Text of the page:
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The Ultimate Guide to Building a Knowledgebase

Jun 28, 2023

In today's competitive business landscape, customer service is more important than ever. With so many options available to consumers, providing excellent support can be the key to standing out from the competition and building a loyal customer base. And at the heart of every great customer support team is a robust knowledge base.

But building a knowledge base isn't just about creating a repository of information. It's about creating a resource that empowers your support team and customers to find the answers they need quickly and easily, without having to wait on hold or submit a support ticket. By doing so, you can provide a more efficient and effective support experience that delights your customers and drives business growth.

In this blog post, we'll provide a comprehensive guide to building a knowledge base that will revolutionize your customer support process. From identifying your team's needs and choosing the right platform, to creating a structure, developing content, and promoting the knowledge base to your team and customers, we'll cover everything you need to know to build a knowledge base that enhances the customer experience.

By following our step-by-step guide, you'll be able to create a knowledge base that streamlines your support process, reduces response times, and provides accurate and consistent information to your customers. Not only will this lead to happier customers, but it will also free up your support team's time, allowing them to focus on more complex issues and provide even better service.

So if you're ready to take your customer support to the next level, let's dive in and start building your knowledge base.

Step 1: Assess your support teams needs

The first place to start when starting to build out a knowledge base is an evaluation of your current support process, specifically focussing on the areas in which your support team are constantly struggling to find the correct information, that causes them stress, and leads to elevated response times for customers.

This evaluation process can be split into three separate buckets.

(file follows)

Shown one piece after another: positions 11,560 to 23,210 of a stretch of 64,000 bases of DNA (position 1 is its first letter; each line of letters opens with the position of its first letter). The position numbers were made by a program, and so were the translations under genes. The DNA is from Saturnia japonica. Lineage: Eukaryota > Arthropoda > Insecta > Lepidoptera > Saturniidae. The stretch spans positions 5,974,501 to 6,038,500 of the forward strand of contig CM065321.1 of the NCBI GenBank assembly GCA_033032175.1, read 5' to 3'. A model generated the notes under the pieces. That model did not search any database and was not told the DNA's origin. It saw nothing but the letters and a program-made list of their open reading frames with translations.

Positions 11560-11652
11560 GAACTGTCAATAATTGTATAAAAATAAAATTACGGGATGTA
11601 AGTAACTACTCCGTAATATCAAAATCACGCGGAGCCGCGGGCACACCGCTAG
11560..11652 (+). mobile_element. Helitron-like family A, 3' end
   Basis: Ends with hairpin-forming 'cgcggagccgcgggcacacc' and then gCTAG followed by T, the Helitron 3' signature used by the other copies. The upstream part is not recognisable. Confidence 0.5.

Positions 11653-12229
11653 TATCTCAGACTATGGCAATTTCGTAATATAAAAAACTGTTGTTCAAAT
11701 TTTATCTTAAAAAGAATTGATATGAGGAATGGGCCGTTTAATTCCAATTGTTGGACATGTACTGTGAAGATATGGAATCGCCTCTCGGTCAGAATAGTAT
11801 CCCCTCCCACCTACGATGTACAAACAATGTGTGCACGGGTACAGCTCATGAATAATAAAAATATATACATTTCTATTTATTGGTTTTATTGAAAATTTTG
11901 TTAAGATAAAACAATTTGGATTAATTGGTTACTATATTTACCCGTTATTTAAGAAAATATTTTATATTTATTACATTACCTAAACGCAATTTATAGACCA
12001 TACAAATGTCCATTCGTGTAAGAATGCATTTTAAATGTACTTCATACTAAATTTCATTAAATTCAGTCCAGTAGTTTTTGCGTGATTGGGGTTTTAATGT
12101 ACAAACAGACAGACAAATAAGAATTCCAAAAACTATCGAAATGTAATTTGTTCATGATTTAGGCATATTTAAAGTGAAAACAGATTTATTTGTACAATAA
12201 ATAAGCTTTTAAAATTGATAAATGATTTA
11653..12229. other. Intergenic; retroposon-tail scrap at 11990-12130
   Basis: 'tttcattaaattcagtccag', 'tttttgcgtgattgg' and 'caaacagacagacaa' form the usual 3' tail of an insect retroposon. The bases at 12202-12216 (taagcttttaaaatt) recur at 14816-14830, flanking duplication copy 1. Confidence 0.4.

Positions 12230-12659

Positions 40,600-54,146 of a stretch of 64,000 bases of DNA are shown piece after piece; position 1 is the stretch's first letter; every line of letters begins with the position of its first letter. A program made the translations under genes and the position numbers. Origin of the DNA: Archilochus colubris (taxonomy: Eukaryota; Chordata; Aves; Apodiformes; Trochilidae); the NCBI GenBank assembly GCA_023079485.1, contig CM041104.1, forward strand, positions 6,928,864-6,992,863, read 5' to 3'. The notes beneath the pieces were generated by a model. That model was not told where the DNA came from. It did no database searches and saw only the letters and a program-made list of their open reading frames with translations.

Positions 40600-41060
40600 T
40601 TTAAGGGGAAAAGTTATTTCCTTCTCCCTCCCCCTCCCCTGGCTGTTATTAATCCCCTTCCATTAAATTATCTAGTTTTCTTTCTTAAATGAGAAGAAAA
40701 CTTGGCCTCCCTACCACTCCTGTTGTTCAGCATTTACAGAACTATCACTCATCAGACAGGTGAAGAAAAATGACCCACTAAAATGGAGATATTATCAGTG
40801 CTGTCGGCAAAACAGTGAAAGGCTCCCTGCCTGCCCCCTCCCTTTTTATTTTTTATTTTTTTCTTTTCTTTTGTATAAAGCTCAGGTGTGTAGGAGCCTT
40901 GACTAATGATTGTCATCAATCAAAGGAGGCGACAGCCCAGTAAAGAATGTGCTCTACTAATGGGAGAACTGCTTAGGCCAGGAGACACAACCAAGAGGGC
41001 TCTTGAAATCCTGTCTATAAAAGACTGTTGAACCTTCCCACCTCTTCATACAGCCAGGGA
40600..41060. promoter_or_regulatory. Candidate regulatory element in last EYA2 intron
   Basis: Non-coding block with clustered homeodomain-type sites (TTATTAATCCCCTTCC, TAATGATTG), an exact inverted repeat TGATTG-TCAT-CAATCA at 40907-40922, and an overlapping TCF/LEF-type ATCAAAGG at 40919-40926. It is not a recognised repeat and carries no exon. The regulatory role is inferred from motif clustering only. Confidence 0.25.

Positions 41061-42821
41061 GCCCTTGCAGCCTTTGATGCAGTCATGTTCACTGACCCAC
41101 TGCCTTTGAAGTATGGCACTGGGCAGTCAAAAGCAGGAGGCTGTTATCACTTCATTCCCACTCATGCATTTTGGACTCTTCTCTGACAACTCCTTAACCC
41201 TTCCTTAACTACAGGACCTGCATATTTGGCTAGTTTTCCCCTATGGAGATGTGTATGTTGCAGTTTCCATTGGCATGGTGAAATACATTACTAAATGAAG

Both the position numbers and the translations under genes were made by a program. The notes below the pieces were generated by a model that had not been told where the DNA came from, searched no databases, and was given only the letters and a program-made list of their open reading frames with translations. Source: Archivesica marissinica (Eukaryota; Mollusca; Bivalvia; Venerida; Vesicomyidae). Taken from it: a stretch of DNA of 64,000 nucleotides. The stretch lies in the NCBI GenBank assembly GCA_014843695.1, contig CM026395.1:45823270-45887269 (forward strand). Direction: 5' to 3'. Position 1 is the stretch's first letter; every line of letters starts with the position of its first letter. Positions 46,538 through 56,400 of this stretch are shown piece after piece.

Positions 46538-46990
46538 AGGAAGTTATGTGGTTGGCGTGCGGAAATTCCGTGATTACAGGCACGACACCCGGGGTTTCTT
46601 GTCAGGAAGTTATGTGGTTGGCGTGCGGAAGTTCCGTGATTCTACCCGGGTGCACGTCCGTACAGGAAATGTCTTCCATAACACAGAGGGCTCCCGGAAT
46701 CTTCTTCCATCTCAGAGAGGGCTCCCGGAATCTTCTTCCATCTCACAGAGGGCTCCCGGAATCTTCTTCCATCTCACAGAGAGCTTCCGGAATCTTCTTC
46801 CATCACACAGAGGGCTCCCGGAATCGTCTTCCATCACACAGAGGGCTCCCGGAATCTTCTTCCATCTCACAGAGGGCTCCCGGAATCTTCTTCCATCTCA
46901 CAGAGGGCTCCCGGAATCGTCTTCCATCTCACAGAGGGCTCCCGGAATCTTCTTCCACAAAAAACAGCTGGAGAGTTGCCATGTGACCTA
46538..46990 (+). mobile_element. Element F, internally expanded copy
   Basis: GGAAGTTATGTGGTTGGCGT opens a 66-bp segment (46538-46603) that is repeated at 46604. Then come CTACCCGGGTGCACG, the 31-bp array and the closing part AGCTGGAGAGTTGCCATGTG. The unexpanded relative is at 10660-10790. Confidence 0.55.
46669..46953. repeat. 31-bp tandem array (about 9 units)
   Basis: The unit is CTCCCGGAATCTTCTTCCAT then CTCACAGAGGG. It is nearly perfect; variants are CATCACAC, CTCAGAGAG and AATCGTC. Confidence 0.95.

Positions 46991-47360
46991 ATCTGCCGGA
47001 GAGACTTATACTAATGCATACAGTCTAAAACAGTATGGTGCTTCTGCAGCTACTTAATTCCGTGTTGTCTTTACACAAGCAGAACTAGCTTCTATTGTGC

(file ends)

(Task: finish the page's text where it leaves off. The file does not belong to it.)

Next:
Get feedback from your team and customers

To build a comprehensive knowledge base, you need to identify the most common customer queries. 

Your support team is the best source of information on this, as they have intimate knowledge of the issues customers face. 

Start by bringing your team together and asking them about the common themes they see in the tickets they respond to.

If your team is large, consider sending out a survey to extract this information.

You can also review support tool data to understand and evaluate common queries your support team is getting. 

Analyze the last month of tickets and responses to get a clearer picture of where your support reps are spending most of their time. 

You can also review any macros that your team has saved. Macros are often created for issues that support teams receive regularly and want to respond to in an automated way.

Social media and community sites are also a valuable resource for identifying common customer issues. 

If customers are voicing concerns on social media, it usually means that it is a particularly painful issue. If these comments are also piled up by other customers, it's a good indicator that it might be a common issue or problem that could easily be addressed in your knowledge base.

Analyze key support team metrics

Analyzing key support team metrics is an important step in determining what needs to be included in your knowledge base. 

Start by identifying the key performance indicators (KPIs) that your support team is assessed on, such as first response time, customer satisfaction score, or average hold time. Analyze these metrics to determine where there may be issues that are preventing your team from hitting their targets.

For example, if you find that tickets related to a specific feature of your product are consistently bringing up your average response time, this could be an indication that there is a need for a knowledge base document that covers that feature in more detail.